• Time Mypy spent parsing each module. Useful for finding very large/unused files.
  • Time Refurb spent checking each module. These numbers should be very small (less than 100ms).

Larger files naturally take longer to check, but files that take way too long should be looked into, as an issue might only manifest themselves when a file reaches a certain size.

Disable Color

Color output is enabled by default in Refurb. To disable it, do one of the following:

  • Set the NO_COLOR env var.

  • Use the --no-color flag.

  • Set color = false in the config file.

  • Pipe/redirect Refurb output to another program or file.

Developing / Contributing


To setup locally run:

$ git clone
$ cd refurb
$ make install

Tests can be ran all at once using make, or you can run each tool on its own using make black, make flake8, and so on.

Unit tests can be ran with pytest or make test.

Since the end-to-end (e2e) tests are slow, they are not ran when running make. You will need to run make test-e2e to run them.

Updating Documentation

We encourage people to update the documentation when they see typos and other issues!

With that in mind though, don't directly modify the docs/ file. It is auto-generated and will be overridden when new checks are added. The documentation for checks can be updated by changing the docstrings of in the checks themselves. For example, to update FURB100, change the docstring of the ErrorInfo class in the refurb/checks/pathlib/ file. You can find the file for a given check by grep-ing for code = XYZ, where XYZ is the check you are looking for but with the FURB prefix removed.

Use the --verbose flag with --explain to find the filename for a given check. For example:

$ refurb --explain FURB123 --verbose
Filename: refurb/checks/readability/

FURB123: no-redundant-cast [readability]


Why Does This Exist?

I love doing code reviews: I like taking something and making it better, faster, more elegant, and so on. Lots of static analysis tools already exist, but none of them seem to be focused on making code more elegant, more readable, or more modern. That is where Refurb comes in.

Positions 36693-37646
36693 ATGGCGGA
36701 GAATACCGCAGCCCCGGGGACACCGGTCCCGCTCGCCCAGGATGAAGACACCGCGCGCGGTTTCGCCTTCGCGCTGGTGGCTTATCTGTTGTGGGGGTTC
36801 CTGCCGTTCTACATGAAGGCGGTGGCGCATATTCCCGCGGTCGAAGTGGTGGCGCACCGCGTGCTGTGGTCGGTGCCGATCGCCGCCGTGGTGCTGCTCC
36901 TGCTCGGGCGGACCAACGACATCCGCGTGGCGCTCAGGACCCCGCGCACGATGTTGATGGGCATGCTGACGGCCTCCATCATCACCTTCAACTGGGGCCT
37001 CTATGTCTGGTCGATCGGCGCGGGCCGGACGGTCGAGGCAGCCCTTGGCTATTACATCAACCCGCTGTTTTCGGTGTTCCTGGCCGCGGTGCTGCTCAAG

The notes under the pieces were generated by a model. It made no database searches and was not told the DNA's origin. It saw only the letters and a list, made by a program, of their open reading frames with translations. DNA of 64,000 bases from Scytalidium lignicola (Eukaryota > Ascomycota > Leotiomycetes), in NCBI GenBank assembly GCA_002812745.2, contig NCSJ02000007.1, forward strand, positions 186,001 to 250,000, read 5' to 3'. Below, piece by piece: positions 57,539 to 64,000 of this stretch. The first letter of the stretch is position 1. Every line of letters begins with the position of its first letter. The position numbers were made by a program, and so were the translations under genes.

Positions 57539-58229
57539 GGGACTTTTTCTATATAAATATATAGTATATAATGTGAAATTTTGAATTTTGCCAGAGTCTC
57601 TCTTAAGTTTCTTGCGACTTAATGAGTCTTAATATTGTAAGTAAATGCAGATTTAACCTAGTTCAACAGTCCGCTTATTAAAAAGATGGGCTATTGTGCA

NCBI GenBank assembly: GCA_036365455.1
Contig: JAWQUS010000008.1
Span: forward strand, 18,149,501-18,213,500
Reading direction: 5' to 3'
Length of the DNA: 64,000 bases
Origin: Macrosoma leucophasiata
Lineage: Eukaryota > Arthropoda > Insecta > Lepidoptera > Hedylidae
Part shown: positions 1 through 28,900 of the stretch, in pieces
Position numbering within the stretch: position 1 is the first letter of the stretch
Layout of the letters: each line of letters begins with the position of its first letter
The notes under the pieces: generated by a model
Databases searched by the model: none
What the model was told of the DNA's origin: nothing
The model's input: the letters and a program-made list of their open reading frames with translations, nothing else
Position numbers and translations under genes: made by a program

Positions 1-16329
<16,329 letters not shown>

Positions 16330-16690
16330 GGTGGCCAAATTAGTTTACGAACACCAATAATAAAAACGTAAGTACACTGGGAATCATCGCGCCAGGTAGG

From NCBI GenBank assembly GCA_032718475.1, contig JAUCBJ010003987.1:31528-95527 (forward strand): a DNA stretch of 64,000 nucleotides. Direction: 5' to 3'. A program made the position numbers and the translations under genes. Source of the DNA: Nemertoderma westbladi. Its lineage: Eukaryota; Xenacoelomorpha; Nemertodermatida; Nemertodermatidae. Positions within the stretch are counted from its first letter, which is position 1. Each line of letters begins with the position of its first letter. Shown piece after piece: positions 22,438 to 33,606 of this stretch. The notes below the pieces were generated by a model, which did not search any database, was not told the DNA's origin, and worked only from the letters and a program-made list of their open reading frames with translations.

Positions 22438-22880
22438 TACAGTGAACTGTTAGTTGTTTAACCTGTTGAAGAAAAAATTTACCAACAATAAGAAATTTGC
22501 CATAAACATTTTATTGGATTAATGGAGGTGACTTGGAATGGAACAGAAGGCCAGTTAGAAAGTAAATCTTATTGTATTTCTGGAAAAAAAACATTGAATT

Refurb is heavily inspired by clippy, the built-in linter for Rust.

What Refurb Is Not

Refurb is not a style/type checker. It is not meant as a first-line of defense for linting and finding bugs, it is meant for making good code even better.

Comparison To Other Tools

There are already lots of tools out there for linting and analyzing Python code, so you might be wondering why Refurb exists (skepticism is good!). As mentioned above, Refurb checks for code which can be made more elegant, something that no other linters (that I have found) specialize in. Here is a list of similar linters and analyzers, and how they differ from Refurb:

Black: is more focused on the formatting and styling of the code (line length, trailing comas, indentation, and so on). It does a really good job of making other projects using Black look more or less the same. It doesn't do more complex things such as type checking or code smell/anti-pattern detection.

flake8: flake8 is also a linter, is very extensible, and performs a lot of semantic analysis-related checks as well, such as "unused variable", "break outside of a loop", and so on. It also checks PEP8 conformance. Refurb won't try and replace flake8, because chances are you are already using flake8 anyways.

Pylint has a lot of checks which cover a lot of ground, but in general, are focused on bad or buggy code, things which you probably didn't mean to do. Refurb assumes that you know what you are doing, and will try to cleanup what is already there the best it can.

Mypy, Pyright, Pyre, and Pytype are all type checkers, and basically just enforce types, ensures arguments match, functions are called in a type safe manner, and so on. They do much more then that, but that is the general idea. Refurb actually is built on top of Mypy, and uses its AST parser so that it gets good type information.

pyupgrade: Pyupgrade has a lot of good checks for upgrading your older Python code to the newer syntax, which is really useful. Where Refurb differs is that Pyupgrade is more focused on upgrading your code to the newer version, whereas Refurb is more focused on cleaning up and simplifying what is already there.

In conclusion, Refurb doesn't want you to throw out your old tools, since they cover different areas of your code, and all serve a different purpose. Refurb is meant to be used in conjunction with the above tools.